Major Incidents in Palestine, February 2018

  • Posted on: 1 April 2018
  • By: laila Akel





The number of incidents remained relatively similar to the previous month with minor changes: compared to January, February witnessed a decrease in clashes of about 5% as well as a decline of 14.7 % in the number of reported military operations while arrest operations increased by 19%.

Ariel stabbing attack

On Feb. 5th, an Israeli settler was pronounced dead in a hospital after succumbing to wounds sustained in a stabbing attack near the settlement of Ari’el 2.68 km N Salfit while waiting for a bus. According to reports, the suspected attacker is believed to be Abed al-Karim Assi who is a Palestinian resident of Jaffa 0.59 km SW Tel Aviv carried out the attack and managed to escape from the area. The attacker was seen chasing the settler and stabbing him multiple times.

He evaded arrest despite an attempt by an off-duty Israeli Security Forces (ISF) personnel  to catch him by ramming into Adel Assi using his vehicle. ISF launched wide-scale search operations for the attacker in several villages and towns around Salfit, with some leading to clashes with Palestinians such as in in the case of KiflHaris 4.56 km NW Salfit. However, Adel Assi still remains at large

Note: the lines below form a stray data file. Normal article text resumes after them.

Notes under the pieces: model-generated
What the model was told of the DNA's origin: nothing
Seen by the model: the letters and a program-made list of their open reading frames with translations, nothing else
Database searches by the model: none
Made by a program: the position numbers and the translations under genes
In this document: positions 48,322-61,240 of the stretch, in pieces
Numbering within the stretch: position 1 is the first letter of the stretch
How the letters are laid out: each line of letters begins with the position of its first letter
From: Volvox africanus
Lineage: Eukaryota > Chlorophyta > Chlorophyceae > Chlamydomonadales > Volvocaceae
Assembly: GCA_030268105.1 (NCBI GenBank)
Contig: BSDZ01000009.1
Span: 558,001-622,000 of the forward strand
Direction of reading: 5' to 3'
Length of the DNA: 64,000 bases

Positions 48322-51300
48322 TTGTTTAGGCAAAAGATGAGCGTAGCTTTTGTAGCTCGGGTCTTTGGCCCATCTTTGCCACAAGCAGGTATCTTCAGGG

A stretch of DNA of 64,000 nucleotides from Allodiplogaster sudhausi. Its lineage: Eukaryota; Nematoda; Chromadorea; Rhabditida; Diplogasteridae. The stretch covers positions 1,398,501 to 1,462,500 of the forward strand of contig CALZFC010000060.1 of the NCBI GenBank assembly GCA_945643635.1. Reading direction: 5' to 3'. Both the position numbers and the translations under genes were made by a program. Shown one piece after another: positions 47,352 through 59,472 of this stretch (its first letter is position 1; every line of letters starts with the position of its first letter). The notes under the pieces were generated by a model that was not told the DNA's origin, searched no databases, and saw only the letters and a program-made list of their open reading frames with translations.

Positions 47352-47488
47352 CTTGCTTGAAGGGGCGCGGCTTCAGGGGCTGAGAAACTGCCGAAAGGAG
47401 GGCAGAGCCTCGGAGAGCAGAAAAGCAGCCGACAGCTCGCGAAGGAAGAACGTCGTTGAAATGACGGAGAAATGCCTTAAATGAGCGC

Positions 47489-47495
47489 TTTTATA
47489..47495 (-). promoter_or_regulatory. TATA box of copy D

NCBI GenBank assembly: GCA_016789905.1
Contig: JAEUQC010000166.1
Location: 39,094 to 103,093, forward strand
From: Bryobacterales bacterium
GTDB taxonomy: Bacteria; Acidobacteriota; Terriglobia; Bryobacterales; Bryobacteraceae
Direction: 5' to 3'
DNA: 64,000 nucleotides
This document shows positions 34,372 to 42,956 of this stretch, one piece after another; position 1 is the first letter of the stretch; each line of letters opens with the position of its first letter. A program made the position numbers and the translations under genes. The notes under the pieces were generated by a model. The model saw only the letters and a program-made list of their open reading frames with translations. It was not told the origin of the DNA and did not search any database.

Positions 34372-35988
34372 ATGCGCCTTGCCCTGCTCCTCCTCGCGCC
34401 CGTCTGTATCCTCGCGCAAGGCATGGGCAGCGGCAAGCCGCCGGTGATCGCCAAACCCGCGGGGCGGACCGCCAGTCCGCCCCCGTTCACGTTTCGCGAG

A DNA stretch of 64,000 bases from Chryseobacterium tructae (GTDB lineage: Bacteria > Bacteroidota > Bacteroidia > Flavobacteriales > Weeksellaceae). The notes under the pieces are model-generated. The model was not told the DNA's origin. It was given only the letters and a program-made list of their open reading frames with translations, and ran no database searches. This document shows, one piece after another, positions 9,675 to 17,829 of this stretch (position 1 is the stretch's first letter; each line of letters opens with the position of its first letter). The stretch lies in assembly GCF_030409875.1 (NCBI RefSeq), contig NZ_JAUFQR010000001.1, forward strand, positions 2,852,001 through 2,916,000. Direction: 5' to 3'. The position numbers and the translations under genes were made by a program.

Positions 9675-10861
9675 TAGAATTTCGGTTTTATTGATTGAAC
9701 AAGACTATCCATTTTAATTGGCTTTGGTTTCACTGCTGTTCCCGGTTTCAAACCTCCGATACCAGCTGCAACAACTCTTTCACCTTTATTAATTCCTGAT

The extrajudicial killing of Ahmad Jarrar


The suspected shooter of Havat Gilad operation, Ahmad Nasser Jarrar, was killed on Feb. 6th during a raid carried out by ISF in Al-Yamun 7.04 km W Jenin. Following an intelligence lead, ISF deployed its personnel to the area at dawn hours to conduct an arrest operation targeting A. Jarrar. However, formal charges were never filed against him but several arrest operations were attempted, such as on Feb. 4th which killed a protester, Ahmed Samir Abu Obeid, during confrontations in Burqin 3.73 km W Jenin.


As such, on Feb. 6th, ISF allegedly called on him to exit the building in which he was hiding before launching a missile towards it with the aim of pressuring A. Jarrar to surrender himself. When it became clear to ISF that A. Jarrar wasn’t going to give in to to their orders, a bulldozer was sent to demolish the structure. Shortly after, A. Jarrar came out of his hiding place armed with a firearm and several explosive devices, which led ISF to open fire towards him. He was immediately killed on site without injuring anyone else.